RT + SS (with post-operative complications) and cancer-related death 19.5 42568.73 – 0.0032 –
RT + SS (with post-operative complications) and survived at least 60 days 60 78280.39 – 0.0436 –
RT + SS (without post-operative complications) and cancer-related death 32 49165.66 – 0.0172 –
RT + SS (without post-operative complications) and survived at least 60 days 60 69035.12 – 0.0381 –
RT-only strategy without post-RT complications
RT (no SS) and post-RT death 25.3 20946.53 – 0.0175 –
RT (no SS) and survived at least 60 days 60 56003.67 – 0.1151 –
RT + SS (with post-operative complications) and postoperative death 27338.18 – 0.0007 –
RT + SS (with post-operative complications) and cancer-related death 19.5 42515.29 – 0.0033 –
RT + SS (with post-operative complications) and survived at least 60 days 60 78226.95 – 0.0437 –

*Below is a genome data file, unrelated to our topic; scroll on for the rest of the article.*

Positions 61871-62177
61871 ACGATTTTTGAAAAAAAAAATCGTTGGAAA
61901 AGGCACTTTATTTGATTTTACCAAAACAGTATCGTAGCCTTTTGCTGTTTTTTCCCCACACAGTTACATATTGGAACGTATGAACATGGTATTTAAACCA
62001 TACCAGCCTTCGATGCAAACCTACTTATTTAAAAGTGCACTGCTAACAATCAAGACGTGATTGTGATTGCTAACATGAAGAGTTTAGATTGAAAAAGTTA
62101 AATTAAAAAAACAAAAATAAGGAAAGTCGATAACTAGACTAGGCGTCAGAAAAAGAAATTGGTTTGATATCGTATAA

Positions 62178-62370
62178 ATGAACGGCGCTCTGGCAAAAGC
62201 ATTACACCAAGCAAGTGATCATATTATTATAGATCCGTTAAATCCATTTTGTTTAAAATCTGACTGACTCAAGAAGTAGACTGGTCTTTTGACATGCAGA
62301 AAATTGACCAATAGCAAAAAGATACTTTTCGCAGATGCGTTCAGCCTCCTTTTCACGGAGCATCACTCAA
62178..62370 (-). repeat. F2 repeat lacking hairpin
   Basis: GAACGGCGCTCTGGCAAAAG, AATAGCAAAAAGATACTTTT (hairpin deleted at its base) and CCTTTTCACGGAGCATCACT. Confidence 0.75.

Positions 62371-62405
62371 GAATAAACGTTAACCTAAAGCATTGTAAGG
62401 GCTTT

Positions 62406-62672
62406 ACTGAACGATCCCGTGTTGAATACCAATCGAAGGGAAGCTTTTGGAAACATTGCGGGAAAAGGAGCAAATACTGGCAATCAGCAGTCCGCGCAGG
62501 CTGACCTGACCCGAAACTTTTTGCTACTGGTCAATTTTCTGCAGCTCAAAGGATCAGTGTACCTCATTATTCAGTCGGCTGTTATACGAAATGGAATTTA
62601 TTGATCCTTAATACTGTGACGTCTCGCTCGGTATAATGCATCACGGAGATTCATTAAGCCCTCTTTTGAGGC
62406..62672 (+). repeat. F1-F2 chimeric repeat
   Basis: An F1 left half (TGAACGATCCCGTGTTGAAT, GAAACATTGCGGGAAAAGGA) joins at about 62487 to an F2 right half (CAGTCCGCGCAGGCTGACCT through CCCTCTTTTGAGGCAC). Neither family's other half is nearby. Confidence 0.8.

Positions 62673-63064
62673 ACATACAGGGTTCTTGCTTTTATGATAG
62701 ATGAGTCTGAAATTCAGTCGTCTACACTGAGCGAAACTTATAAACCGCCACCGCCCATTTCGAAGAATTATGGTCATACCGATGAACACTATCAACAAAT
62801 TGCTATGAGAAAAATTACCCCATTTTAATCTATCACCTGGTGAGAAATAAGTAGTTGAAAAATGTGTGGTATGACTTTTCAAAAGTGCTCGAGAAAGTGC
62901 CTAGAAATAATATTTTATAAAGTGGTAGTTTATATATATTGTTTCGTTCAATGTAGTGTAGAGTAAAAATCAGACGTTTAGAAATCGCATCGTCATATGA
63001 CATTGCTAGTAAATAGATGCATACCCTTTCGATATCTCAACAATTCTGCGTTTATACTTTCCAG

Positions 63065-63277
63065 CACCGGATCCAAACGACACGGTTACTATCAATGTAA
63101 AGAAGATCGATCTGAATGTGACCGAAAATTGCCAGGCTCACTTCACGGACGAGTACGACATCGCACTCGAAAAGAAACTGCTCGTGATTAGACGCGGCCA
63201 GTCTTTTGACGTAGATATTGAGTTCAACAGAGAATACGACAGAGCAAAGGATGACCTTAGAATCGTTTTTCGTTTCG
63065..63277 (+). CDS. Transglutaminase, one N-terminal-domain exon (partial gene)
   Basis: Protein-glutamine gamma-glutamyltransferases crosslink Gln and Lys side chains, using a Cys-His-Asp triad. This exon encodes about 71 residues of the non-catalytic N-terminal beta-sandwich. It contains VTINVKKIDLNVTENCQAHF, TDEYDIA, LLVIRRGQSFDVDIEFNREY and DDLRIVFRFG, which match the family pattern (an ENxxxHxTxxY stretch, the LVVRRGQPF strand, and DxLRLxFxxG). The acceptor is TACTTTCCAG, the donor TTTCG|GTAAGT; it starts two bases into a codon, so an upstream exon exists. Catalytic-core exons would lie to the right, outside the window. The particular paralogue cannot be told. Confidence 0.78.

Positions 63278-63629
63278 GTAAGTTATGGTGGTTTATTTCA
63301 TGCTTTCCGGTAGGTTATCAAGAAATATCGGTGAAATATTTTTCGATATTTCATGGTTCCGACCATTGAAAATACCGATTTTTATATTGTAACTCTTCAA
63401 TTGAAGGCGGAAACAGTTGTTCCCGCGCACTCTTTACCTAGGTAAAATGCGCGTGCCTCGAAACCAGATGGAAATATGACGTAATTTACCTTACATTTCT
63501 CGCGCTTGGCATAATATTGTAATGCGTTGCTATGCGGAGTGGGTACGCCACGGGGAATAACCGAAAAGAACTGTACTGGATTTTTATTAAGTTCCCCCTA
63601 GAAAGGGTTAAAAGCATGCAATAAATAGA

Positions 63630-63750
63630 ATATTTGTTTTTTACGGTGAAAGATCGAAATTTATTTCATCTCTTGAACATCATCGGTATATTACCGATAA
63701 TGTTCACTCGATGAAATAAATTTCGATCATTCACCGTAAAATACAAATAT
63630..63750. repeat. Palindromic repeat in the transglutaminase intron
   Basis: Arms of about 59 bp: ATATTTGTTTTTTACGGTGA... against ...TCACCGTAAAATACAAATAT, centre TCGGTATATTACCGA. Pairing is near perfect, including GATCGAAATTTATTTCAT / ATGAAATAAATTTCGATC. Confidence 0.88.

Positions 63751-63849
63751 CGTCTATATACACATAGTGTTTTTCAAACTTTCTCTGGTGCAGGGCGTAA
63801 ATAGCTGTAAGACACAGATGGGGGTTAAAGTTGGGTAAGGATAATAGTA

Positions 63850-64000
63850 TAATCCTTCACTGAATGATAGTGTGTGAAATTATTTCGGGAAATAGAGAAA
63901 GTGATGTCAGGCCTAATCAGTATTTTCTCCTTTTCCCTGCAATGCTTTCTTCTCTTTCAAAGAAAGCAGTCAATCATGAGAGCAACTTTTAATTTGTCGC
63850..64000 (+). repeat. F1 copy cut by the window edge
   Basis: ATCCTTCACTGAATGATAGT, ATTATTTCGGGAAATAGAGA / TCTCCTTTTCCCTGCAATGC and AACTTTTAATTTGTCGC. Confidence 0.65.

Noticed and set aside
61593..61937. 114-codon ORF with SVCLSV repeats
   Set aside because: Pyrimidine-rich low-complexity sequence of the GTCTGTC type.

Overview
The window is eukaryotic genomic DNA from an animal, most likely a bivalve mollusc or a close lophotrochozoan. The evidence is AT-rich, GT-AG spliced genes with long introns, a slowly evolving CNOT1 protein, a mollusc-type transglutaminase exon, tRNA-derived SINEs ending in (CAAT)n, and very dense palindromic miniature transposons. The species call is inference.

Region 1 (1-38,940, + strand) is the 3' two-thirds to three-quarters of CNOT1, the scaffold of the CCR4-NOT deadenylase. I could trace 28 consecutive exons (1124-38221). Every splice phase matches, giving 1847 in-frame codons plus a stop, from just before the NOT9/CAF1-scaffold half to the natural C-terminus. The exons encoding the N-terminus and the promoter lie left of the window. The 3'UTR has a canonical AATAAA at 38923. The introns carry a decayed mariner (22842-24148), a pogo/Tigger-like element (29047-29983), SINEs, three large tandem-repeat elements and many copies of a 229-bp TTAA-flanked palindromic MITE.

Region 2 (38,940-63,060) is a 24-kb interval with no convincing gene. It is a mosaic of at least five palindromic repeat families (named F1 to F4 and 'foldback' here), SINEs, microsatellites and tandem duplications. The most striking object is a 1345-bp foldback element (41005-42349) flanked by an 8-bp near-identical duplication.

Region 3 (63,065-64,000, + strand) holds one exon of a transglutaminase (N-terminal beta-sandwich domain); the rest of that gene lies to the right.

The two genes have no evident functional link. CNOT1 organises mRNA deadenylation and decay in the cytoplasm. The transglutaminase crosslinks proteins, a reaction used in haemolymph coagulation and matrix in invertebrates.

RT + SS (without post-operative complications) and cancer-related death 32 49112.22 – 0.0172 –
RT + SS (without post-operative complications) and survived at least 60 days 60 68981.67 – 0.0381 –
Table 3.

Data of the sub-branches (every 30 days) for our Markov model and the results of the threshold sensitivity analysis

Analytic Decision Sub-Branches Mean survival time (days) Mean overall costs (US dollars) Cost threshold (US dollars) Mean effectiveness (QALYs) Effectiveness threshold (QALYs)
S + RT strategy
S + RT (ambulatory with urinary continence in home care) 30 2777.29 – 0.074 –
S + RT (non-ambulatory with urinary continence in home care) 30 2777.29 – 0.0426 –
S + RT (ambulatory with urinary incontinence in home care) 30 3369.79 – 0.0501 –
S + RT (non-ambulatory with urinary incontinence in home care) 30 3369.79 – 0.0289 –
S + RT (ambulatory with urinary continence in a hospice) 30 32939.95 −20607.58 0.0518 –
S + RT (non-ambulatory with urinary continence in a hospice) 30 32939.95 −19624.30 0.0298 –